Ecclesiastes 10:11-14: Words and Wisdom

Read: Ecclesiastes 10:11-14

The fool has one of two things: action without wisdom or words without wisdom. In either case, there is something without wisdom. Earlier, the preacher had given a number of warnings as to why one should think before acting. By way of analogy with a snake charmer, the preacher illustrates action without wisdom. If a snake bites a person, there is no reason to call in the charmer to charm the snake. The preacher points out that once one has acted, there is no reason to call in one who is wise because the damage has already been done. Likewise, fools talk way too much and there words are destructive. On the other hand, the words of a wise person are calm (Proverbs 16:21-24), few (Proverbs 10:19), and build up a person (Proverbs 12:8). What appears to the case for both words and deeds is that without wisdom, destruction is certainly the outcome.

James in his book of wisdom talks about words being spoken by the tongue (the part of the body associated with speech) to a great extent. James talks about the power of the tongue comparing to the rudder of a ship that steers the ship in a particular direction or like a bit in the mouth of a horse that directs the beast in a particular direction. He says it is like a fire that can set a forest ablaze (James 3:1-12). The sort of power that tongue has is huge, and this power can be destructive or it can be a blessing. James says that the tongue can utterly corrupt the one wielding the words. Paul in Colossians 4:5-6 encourages his readers to be wise in the manner they deal with outsiders and to let their conversation be seasoned with grace. Using words appropriately to build up, teach, and bless others truly is the wise way to use words.

For these reasons, Christians should first be willing to consider the words of the wise before jumping into action. Having wisdom can prevent unnecessary harm and it is therefore wise to ask for wisdom and to seek it out. Likewise, one should not be anxious to speak either. Being hotheaded or a babbler can lead to destruction as well. Letting one’s words be calm, few, and for the purpose of encouragement and blessing results in a much better outcome that letting words fly unreserved.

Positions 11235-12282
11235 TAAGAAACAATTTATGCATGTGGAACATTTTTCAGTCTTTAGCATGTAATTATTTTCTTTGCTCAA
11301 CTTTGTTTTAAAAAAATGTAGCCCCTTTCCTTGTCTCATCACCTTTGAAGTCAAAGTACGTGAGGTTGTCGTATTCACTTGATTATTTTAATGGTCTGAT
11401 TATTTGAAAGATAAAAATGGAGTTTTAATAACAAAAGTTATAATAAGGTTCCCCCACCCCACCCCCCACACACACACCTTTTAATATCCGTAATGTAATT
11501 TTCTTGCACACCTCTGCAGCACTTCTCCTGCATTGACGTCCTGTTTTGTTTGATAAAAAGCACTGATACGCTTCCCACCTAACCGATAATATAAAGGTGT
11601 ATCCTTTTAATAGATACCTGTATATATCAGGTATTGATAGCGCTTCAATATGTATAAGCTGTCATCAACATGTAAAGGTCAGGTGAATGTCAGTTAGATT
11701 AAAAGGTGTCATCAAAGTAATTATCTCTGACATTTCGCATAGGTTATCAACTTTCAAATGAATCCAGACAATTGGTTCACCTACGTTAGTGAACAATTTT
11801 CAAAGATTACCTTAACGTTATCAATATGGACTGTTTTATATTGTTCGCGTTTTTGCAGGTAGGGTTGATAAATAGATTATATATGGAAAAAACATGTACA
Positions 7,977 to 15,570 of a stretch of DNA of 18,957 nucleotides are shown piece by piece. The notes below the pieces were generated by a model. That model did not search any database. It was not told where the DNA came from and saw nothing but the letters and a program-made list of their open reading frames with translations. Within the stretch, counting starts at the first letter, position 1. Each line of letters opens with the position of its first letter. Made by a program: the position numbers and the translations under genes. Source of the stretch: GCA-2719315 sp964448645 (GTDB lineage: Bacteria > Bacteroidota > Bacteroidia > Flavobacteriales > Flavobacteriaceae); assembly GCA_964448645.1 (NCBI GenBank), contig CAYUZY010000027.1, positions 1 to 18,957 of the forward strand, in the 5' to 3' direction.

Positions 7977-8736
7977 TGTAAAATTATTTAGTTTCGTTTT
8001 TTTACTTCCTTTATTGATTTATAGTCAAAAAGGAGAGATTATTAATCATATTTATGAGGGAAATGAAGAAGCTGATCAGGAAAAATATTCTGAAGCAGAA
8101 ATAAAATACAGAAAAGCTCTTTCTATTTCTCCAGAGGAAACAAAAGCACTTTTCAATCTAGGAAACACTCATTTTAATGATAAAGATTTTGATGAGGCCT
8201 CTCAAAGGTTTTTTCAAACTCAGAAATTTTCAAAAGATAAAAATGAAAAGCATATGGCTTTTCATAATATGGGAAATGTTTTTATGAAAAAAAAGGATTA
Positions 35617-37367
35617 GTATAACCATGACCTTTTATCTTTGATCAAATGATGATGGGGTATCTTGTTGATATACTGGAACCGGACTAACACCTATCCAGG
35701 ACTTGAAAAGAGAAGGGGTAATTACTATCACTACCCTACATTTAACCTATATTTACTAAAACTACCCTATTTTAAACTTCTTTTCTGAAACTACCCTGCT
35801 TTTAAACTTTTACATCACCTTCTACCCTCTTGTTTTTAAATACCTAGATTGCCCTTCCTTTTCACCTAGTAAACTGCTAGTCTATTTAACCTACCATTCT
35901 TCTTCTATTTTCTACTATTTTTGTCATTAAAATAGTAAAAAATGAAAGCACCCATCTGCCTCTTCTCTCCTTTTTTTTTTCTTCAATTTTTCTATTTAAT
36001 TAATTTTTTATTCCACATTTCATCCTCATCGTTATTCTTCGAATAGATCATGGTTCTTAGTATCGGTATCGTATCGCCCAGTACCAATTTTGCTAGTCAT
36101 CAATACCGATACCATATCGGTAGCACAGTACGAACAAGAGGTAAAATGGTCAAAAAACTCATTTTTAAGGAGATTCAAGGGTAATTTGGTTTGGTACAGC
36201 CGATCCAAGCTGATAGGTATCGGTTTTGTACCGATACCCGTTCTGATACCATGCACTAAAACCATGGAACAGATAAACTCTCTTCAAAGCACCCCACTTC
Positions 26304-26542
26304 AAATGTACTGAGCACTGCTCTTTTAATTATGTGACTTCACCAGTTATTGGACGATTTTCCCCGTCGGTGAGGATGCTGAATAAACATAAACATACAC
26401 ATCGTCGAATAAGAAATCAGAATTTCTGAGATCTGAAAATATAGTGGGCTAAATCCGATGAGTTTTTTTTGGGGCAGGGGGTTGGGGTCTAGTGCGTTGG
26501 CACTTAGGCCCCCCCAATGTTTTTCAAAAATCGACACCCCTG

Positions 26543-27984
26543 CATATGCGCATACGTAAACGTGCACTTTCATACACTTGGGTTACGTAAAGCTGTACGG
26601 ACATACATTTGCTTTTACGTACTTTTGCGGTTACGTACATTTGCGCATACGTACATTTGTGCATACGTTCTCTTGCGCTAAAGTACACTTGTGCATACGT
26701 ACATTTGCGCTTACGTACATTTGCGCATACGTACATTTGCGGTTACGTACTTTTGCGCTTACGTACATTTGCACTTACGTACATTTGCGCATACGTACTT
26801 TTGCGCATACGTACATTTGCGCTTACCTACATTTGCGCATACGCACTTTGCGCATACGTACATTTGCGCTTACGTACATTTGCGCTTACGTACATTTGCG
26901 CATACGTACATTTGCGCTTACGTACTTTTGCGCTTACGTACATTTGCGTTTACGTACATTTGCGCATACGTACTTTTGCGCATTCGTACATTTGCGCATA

Lord, let wisdom guide my action and words!

Ecclesiastes 7:21-22: Hearing and Speaking

Ecclesiastes 7:21-22: Hearing and Speaking

The Preacher is uncanny in his knack to speaking to the heart of matters, and speaking to the matter of taking to the heart is no different. He encourages his readers not to take to hear everything that people say. He supposes that first one might hear a one’s servant cursing. The one “hearing” is reading into a statement or matter something that is not there. Second, as a matter of introspection, one’s hear knows how many times it has cursed someone else. The issue he is raising is that others have probably ignored curses and one would be wise to do so as well. James in his book of wisdom talks about words being spoken by the tongue (the part of the body associated with speech) to a great extent. James talks about the power of the tongue comparing to the rudder of a ship that steers the ship in a particular direction or like a bit in the mouth of a horse that directs the beast in a particular direction. He says it is like a fire that can set a forest ablaze (James 3:1-12). The sort of power that tongue has is huge, and this power can be destructive or it can be a blessing. James says that the tongue can utterly corrupt the one wielding the words.

But the power of tongue, however, is largely contingent upon the one hearing what is spoken. The forest that is being set on fire has to be dry and ready to burst into flames. Such fires can be defused by not taking matters to heart, as the Preacher suggests. Paul in Colossians 4:5-6 encourages his readers to be wise in the manner they deal with outsiders and to let their conversation be seasoned with grace. In doing so, there can be no question whether or not one is speaking in a manner that would give someone reason to read into a matter. And at the same time, Christian can heed the wisdom of the Preacher by not taking to heart what is spoken in curses. This way there are no assumptions made or prejudgments passed.

Lord, season my speech with grace and help me not take everything I hear to heart!